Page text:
Major companies such as Deere & Co., 3M, Wal-Mart, Tyco, Pfizer, Kraft (now the Kraft Heinz Co.) and Morgan Stanley reported in SEC filings that they are targets of FCPA-related investigations.
“It’s still a developing area of the law where the authorities may be holding the company liable for the actions of their third-party vendors,” said Kraeger.
Limited Coverage for Companies
Companies wishing to insure themselves against FCPA violation risks may have significant gaps in coverage.
Investigations by the SEC usually start in an informal manner, said Kraeger. She said D&O policies typically aren’t triggered until there’s an indictment and the investigation moves into the formal phase.
New insurance products now offer limited coverage for “pre-claim” inquiries but that is only for individuals who are specifically identified as a target of an investigation.
David McMahon, managing partner of Barger & Wolen in San Francisco, said there are reports of investigations requiring the services of up to 85 individual attorneys.
Because of this, McMahon said a key aspect of the general counsel’s litigation management arsenal is the company’s insurance program but “ultimately, neither entity D&O nor FCPA-specific policies provide complete protection.”
Investigation coverage is very limited for the entities under standard “off the shelf” D&O policies, said Rob Yellen, executive vice president, FINEX NA at Willis Towers Watson in New York.
Yellen said co-defendant investigation coverage can be added by endorsement for additional premiums of 15 percent to 20 percent. While that would broaden FCPA coverage, he said it would only be effective if there is also a private securities claim pending.
Coverage that is granted for internal investigations of FCPA-based claims is generally sub-limited at $250,000.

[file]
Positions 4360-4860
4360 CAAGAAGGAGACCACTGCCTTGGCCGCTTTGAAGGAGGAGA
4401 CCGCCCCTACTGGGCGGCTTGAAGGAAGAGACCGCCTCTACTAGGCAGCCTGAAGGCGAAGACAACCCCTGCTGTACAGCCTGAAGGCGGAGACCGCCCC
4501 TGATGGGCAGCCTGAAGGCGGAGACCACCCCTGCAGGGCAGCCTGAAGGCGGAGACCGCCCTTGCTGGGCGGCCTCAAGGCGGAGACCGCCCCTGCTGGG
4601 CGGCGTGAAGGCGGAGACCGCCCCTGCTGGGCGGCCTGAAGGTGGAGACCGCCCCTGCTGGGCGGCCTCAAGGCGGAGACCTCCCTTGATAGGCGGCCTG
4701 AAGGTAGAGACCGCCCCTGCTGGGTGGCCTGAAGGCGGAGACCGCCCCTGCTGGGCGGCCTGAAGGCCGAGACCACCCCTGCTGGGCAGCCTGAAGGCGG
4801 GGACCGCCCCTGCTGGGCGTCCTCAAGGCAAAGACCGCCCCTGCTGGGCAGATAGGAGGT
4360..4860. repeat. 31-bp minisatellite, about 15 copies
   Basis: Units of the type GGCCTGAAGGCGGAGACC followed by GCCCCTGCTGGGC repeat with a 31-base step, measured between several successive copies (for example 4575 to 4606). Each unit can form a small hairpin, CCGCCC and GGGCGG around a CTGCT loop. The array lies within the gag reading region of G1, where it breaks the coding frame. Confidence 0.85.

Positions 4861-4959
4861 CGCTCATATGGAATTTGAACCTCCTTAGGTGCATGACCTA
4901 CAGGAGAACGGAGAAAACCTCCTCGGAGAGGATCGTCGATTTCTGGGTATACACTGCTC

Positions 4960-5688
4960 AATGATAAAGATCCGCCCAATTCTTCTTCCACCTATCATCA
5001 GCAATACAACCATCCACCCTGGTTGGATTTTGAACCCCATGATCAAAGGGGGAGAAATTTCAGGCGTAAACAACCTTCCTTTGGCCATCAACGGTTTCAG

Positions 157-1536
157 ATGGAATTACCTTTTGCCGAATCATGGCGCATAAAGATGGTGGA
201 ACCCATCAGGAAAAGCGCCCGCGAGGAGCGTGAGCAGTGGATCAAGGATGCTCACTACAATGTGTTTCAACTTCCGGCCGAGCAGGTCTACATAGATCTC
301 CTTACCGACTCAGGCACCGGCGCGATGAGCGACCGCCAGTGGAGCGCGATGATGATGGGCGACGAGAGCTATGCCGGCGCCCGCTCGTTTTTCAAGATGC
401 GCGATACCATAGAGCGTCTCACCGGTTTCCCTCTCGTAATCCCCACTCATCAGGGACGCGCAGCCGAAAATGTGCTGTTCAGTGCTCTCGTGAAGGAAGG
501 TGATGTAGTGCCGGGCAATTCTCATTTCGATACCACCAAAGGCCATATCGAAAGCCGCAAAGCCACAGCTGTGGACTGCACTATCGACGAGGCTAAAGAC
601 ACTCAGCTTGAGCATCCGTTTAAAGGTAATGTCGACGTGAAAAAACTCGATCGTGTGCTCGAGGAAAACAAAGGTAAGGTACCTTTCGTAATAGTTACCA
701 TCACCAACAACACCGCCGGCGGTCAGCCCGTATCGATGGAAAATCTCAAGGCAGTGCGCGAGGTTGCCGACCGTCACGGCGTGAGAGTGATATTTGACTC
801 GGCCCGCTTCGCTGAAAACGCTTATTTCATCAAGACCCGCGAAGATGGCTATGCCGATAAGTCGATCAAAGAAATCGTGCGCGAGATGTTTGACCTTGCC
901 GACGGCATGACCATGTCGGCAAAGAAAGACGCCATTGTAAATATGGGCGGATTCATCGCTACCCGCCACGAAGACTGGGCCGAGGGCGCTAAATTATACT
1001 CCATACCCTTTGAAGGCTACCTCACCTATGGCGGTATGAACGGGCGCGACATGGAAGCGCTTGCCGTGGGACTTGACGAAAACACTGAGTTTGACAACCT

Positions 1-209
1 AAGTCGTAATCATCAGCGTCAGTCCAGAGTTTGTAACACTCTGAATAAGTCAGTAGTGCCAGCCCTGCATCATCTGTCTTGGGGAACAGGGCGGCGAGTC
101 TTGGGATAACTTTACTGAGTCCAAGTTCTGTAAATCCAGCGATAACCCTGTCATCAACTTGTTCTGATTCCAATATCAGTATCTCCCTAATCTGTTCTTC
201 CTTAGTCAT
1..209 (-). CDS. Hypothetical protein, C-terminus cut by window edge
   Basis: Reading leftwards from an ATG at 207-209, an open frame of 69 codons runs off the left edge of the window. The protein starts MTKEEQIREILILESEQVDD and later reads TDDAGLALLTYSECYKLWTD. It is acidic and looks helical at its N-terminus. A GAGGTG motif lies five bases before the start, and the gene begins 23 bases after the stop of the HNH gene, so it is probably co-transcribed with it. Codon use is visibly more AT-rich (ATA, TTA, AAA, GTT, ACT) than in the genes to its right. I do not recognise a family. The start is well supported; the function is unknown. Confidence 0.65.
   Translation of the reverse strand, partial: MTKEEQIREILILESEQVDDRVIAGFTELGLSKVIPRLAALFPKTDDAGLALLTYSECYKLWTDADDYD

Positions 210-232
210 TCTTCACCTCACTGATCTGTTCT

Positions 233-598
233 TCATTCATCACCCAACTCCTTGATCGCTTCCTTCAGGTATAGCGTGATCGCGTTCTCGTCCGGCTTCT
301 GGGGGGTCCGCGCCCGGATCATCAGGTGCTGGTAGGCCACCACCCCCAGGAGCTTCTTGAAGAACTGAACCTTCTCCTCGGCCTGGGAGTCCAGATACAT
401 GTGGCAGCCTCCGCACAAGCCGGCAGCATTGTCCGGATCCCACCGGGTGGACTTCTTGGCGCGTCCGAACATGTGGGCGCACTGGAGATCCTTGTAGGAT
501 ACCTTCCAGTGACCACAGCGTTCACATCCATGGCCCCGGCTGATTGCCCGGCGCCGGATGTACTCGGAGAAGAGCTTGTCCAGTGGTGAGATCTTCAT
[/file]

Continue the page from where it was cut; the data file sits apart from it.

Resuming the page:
“Some carriers also have stand-alone investigation products, but they don’t sell a big quantity of them because of price. Clients tend to self insure [for investigations] and do other things to mitigate risk,” said Yellen.
Despite numerous options to fill gaps in coverage for FCPA risks, many policies can have significant differences in how they work, said Wallace Dietz, chair of the compliance and government investigations group at Bass, Berry & Sims PLC in Nashville, Tenn.
“Making sure exactly what’s covered and what triggers the policy is something risk managers should carefully look at,” Dietz said.
Risk and Compliance
Since companies can’t entirely close the coverage gap, a strong compliance program remains the best way to reduce risk of FCPA exposure.
In 2012, the DOJ released “A Resource Guide to the U.S. Foreign Corrupt Practices Act.” The guide said while the DOJ and SEC have no specific requirements for what constitutes a good compliance program, it should have a few basic hallmarks.
These include a demonstrated commitment from senior management and a clearly articulated policy that discourages corruption. There should also be a code of conduct with compliance policies and procedures along with a demonstration of comprehensive risk assessment and due diligence on all third-party agents.
A compliance program should also have incentives and disciplinary measures and apply from the “boardroom to the supply room.” The program, it said, should be “well-designed,” “applied in good faith” and “work.”
Justice Department spokesperson Peter Carr told the “Wall Street Journal” in October 2015 that while indictments are down, “our investigations of FCPA cases are as robust as ever, and the resources we dedicate to FCPA cases continue to grow.”
Marsh’s Millett said it’s not entirely clear how the SEC and DOJ are prioritizing investigations. But he said it’s certain that FCPA enforcement will increase.
“It’s an important time to revisit your coverage and compliance programs if you’re expanding internationally,” said Millett.